Later in Acts, the Apostles ‘hand’ out doses of the Spirit like so: “Now when the apostles in Jerusalem heard that Samaria had accepted the word of God, they sent them Peter and John, who went down and prayed for them, that they might receive the Holy Spirit, for it had not yet fallen upon any of them; they had only been baptized in the name of the Lord Jesus. Then they laid hands on them and they received the Holy Spirit.” (Acts 8:14-18) The Bishops today lay hands that same way. And their blessing is like Isaac’s: so special that it makes a permanent difference. You can usually tell a blessing is special when someone with authority puts his hands on the head of the person being blessed.
The dose of the Holy Spirit we all receive at Confirmation doesn’t authorize us to forgive sins, but it is a bit like the Apostles’ last dose on Pentecost. You’ll be spiritually strengthened, and receive what are called Gifts of the Holy Spirit. Everyone doesn’t get the same gifts: like St. Paul said, a body has different parts, but they all work together. But you’ll get something, and it may be years before you realize what it is. It took me about 30 years. My gift is making 6th graders suffer! We know that already! Oh.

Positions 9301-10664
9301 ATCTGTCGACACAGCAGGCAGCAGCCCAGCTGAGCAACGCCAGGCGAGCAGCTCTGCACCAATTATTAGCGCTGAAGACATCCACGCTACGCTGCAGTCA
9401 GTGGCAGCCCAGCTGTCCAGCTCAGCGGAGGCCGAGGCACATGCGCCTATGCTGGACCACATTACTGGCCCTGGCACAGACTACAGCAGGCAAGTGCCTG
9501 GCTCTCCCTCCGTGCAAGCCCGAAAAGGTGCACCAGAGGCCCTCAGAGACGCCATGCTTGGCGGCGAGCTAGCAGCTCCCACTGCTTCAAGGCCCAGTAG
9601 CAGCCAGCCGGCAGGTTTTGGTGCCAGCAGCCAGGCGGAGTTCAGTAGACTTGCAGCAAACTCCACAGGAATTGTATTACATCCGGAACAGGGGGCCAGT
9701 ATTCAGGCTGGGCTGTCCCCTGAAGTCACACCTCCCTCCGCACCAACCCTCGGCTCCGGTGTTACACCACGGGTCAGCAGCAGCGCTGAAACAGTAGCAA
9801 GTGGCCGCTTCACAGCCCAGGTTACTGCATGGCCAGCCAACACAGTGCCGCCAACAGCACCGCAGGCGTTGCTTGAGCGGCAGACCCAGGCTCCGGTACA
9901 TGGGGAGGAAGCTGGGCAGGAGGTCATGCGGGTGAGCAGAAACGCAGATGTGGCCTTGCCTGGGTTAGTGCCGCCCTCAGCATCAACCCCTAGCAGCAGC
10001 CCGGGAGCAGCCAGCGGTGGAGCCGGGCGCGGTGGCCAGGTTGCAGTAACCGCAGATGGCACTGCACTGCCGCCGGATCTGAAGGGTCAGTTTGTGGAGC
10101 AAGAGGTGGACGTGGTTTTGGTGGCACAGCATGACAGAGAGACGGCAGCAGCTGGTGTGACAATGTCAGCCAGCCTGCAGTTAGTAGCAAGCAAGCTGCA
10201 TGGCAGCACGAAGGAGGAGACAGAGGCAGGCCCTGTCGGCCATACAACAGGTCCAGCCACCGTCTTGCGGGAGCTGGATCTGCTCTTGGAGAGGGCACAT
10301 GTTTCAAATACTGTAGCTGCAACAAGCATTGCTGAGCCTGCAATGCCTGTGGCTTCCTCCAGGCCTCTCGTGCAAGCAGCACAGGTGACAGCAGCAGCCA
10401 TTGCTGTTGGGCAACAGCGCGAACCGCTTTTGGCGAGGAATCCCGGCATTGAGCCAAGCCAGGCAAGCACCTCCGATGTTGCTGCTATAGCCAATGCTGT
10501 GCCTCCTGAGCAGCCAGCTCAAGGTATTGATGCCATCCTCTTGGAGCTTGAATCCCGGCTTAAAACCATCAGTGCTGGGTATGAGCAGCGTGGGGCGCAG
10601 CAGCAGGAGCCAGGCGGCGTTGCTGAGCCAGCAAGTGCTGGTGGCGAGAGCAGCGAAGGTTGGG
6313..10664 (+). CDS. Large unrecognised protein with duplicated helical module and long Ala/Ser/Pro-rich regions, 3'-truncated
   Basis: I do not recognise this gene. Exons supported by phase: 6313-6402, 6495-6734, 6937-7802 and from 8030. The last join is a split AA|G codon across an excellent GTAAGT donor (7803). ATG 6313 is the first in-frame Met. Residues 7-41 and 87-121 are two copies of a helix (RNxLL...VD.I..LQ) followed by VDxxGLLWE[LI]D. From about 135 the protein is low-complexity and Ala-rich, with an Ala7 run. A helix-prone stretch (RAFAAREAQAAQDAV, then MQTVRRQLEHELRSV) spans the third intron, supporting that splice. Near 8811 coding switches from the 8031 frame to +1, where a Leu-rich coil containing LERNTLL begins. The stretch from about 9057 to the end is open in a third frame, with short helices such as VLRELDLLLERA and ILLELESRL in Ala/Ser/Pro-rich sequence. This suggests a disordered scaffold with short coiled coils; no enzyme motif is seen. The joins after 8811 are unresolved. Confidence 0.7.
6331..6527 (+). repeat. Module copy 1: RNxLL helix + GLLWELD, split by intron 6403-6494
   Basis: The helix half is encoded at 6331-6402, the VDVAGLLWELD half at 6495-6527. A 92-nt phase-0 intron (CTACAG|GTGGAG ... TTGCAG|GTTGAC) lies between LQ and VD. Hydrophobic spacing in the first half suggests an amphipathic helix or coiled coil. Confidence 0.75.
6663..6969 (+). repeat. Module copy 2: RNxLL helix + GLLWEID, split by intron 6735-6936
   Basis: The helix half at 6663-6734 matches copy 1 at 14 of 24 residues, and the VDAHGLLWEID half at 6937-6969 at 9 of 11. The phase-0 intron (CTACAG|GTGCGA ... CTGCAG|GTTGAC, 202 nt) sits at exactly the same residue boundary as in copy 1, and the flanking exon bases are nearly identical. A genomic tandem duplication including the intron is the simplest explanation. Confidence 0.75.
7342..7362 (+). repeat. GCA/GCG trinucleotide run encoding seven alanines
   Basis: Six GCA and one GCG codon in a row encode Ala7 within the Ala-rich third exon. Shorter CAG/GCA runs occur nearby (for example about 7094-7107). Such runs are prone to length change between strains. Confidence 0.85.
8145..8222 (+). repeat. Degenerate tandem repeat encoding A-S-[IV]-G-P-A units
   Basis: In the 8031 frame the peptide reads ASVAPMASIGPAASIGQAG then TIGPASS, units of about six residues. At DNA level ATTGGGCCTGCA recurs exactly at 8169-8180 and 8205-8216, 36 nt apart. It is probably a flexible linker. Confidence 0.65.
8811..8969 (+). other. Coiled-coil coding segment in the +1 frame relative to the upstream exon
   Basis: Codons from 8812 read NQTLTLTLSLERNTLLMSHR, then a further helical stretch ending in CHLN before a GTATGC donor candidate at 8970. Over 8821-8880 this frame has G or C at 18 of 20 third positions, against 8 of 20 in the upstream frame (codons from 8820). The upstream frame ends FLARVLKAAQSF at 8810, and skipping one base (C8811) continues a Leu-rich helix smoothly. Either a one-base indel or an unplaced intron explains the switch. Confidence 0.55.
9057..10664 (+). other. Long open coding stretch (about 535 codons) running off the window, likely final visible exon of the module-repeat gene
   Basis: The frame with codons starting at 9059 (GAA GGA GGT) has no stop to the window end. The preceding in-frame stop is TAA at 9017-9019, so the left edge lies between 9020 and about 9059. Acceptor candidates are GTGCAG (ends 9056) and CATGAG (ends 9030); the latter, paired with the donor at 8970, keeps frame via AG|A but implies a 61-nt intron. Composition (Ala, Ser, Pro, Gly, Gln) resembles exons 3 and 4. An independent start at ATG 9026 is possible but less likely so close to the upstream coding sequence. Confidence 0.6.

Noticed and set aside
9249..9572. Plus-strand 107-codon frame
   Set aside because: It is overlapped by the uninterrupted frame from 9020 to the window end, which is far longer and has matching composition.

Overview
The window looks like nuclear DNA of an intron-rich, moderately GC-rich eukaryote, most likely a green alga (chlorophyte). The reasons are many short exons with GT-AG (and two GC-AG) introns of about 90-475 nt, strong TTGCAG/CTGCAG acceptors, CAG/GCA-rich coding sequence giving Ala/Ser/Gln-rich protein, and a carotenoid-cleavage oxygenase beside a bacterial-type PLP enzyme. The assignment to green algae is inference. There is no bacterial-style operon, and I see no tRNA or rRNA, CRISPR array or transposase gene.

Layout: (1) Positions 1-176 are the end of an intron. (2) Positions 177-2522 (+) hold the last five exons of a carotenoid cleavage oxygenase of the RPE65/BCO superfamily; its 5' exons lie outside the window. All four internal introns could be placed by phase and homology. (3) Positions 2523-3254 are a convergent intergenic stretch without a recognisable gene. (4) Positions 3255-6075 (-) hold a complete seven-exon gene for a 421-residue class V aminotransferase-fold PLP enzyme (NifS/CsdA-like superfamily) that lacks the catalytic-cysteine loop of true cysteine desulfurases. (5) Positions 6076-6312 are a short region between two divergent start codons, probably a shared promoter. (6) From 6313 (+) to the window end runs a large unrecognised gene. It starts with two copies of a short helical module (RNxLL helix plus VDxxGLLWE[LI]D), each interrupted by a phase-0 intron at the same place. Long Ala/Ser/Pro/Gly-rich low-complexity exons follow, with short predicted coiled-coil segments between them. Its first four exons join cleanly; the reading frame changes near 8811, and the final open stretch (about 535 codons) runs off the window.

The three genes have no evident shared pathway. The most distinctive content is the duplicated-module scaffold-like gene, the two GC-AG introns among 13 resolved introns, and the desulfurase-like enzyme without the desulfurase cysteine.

And what else will the Bishop do? No guesses, that’s ok. You’ll get treated like King David…you’ll get…anointed? Yes, genius! We will? Yes, no kidding. Remind me please, Messiah [on the board] is the Hebrew word for anointed, yes, and Christos [on the board], or Christ would be…? Greek for anointed! Yes. They both mean anointed. At Baptism a baby gets oil put on its head, it’s called Chrism [on the board], the Greek word for oil. See how Christ and Chrism are related? And when priests are ordained, their hands are anointed with…Chrism. Yes.